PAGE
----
Concert Reviews

Edgefest Didn't Fill Toyota Stadium, But It Delivered the Alt-Rock Nostalgia It Promised

With Cage the Elephant, the 1975 and more
Toyota Stadium, Frisco
Saturday, April 30, 2016

Good Charlotte didn't headline 102.1 FM The Edge's annual Edgefest at Toyota Stadium on Saturday, but they did say what everyone was thinking. The station's marquee event, taking place for this 26th time over the weekend, continued its march towards a purely alt-rock and pop-punk set-up and Good Charlotte's front man Joel Madden summed it up perfectly when he yelled, “We’re gonna’ take this thing back to 2003, OK?”

Cage the Elephant headlined this year's event in Frisco. The 1975 played second-to-last billing. Good Charlotte – back after a five-year hiatus to gleefully remind millennials everywhere of their middle school selves – took the final slot on stage two. Also around were Bastille, CHVRCHES, Silversun Pickups, Foals, Blue October, the Struts and the Joy Formidable, among others.
But we must start with Good Charlotte and its heavily tattooed lead, Madden. Since taking a step back from GC, Madden has been doing things with his brother and Good Charlotte co-founder, Benji. Those things have been a little less punk and a lot less successful. Back in action as the mid-2000s pop-punksters, you wondered how the band would present itself on stage. And you wondered what their reception would be in front of a crowd that was in considerable part comprised of fans young enough to have come of music fandom age after the Madden’s and their guys entered public consciousness.

That, it turned out, didn’t matter. The back-to-2003 intro was for “Lifestyles of the Rich and the Famous” (actually released in 2002, but who’s keeping track). Maybe the young ones had gone to the seats, or maybe they embraced the raucous nostalgia for raucous nostalgia’s sake, or maybe they were just drowned out. Whatever the case, Good Charlotte stayed in its lane and delivered what – all things considered, including a depleted end-of-night crowd at Cage – was probably the festival’s liveliest set. They played while the sun set, and then they started throwing four big flood lights out onto the crowd, a fitting deflection of self-indulgence. No joke: 2016 Good Charlotte was lit.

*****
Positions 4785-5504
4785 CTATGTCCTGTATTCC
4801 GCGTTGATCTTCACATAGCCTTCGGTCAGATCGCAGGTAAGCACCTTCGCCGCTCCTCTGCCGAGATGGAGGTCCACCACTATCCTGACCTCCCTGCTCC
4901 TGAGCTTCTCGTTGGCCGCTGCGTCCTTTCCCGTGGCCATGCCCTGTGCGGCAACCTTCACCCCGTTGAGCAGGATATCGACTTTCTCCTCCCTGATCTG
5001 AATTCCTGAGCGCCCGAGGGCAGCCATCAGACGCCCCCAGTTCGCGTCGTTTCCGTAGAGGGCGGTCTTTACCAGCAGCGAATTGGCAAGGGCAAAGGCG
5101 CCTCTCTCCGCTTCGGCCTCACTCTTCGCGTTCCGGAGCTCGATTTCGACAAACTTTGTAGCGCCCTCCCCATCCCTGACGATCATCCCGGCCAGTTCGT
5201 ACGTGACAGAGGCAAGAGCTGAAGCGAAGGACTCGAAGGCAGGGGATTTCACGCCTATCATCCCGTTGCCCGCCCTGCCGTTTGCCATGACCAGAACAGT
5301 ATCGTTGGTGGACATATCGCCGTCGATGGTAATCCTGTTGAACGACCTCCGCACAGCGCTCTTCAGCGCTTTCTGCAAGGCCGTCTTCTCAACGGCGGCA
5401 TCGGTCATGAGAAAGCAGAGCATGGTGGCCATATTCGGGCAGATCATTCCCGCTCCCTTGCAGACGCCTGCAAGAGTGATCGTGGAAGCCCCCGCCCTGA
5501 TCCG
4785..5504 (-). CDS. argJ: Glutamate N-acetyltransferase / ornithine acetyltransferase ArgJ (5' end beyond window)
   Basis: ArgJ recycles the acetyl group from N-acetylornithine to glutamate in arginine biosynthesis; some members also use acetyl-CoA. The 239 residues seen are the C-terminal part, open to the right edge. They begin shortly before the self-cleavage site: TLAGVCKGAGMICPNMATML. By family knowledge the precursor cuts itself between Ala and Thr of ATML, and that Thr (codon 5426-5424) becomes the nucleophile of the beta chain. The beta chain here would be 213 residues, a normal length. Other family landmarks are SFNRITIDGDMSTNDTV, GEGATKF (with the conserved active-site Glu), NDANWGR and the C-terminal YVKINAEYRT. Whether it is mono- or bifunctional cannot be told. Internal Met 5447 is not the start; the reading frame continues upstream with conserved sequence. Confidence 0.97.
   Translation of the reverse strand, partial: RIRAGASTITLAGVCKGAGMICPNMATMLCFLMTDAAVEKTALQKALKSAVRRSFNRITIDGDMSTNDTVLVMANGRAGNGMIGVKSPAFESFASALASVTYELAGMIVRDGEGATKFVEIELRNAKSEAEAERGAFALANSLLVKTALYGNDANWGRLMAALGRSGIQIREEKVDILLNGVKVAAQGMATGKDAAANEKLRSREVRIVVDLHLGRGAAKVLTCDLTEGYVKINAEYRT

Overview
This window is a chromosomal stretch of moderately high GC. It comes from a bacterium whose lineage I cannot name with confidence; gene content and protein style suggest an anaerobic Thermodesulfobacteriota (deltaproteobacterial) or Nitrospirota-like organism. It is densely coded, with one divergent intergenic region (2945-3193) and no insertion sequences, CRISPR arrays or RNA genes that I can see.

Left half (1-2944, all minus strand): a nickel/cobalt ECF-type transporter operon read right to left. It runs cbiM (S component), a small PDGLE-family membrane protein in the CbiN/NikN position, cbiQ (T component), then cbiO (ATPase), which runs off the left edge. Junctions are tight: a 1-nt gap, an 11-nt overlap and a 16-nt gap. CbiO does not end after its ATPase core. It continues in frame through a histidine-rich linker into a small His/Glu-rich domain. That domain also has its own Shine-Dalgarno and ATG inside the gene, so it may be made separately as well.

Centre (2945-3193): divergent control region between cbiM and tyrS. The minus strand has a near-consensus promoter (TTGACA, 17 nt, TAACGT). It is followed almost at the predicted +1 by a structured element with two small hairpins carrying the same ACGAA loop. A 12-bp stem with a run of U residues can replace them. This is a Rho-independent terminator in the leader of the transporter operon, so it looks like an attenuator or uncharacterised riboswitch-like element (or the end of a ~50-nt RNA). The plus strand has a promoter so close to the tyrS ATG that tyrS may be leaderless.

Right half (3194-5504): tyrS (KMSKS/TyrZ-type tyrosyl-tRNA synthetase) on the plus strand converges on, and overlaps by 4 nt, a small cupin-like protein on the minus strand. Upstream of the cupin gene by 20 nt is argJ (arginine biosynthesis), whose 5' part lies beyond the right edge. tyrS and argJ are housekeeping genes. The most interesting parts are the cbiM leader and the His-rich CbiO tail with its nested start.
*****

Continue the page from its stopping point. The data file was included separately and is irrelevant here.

Then came the 1975, back on the main stage, using these giant glowing rectangles and their electro-pop-punk-who-knows-what style to play with lighting and everyone’s emotions. They played “A Change of Heart” while lit up in green and pink, and you felt the mood of the stadium settling a little. The 1975’s performance felt like a nightcap, the sort of mood you’d shoot for if you were throwing on tunes in your living room after a night out.

Which, of course, challenged the task in front of Cage the Elephant that much more. Headlining a daylong music fest is difficult enough as it is. Fans get tired, drunk, dead.

But Cage’s Matthew Shultz came on stage and rocked his FitBit dysfunctional. (If he was wearing one, that is.) You ever sing a concert during your cardio? Shultz was everywhere. He was far stage left, and then he was far stage right, settling into the darker crevices, singing out to the front row. And then he was run-skipping back across to center. And in the scrum, the people were coming back. The 1975 had lulled the festival into an electro-daze; Cage found their pulse.
And so it was that an up-and-down day ended on one of its highest of notes. The band played their first few songs, and then Shultz acknowledged the energy, saying simply: “Thank you very much. It’s a pleasure to be here. We are Cage the Elephant. Shall we continue?” The performance was big, and Shultz’s polite exercise in humility was fittingly small, a downplay of himself in favor of the performance.

The seats had at this point thinned out considerably, but all day they never scared capacity, which was a double-edged sword. Any angle to the stage you wanted was yours, but you weren’t going to find much energy in the seats. The place, in general, feels a little too big for the crowd – which is one side effect of the two-stage approach, where each goal line of FC Dallas’ stadium contains a stage. It traps in space and plays with the aesthetics of the venue, and not necessarily in a positive way.

The bands, engaging as they were, made that less of an issue. Edgefest has been around for 26 renditions now; many of its attendees know what to expect. This year, the fest landed one of its better lineups, and the roster produced.
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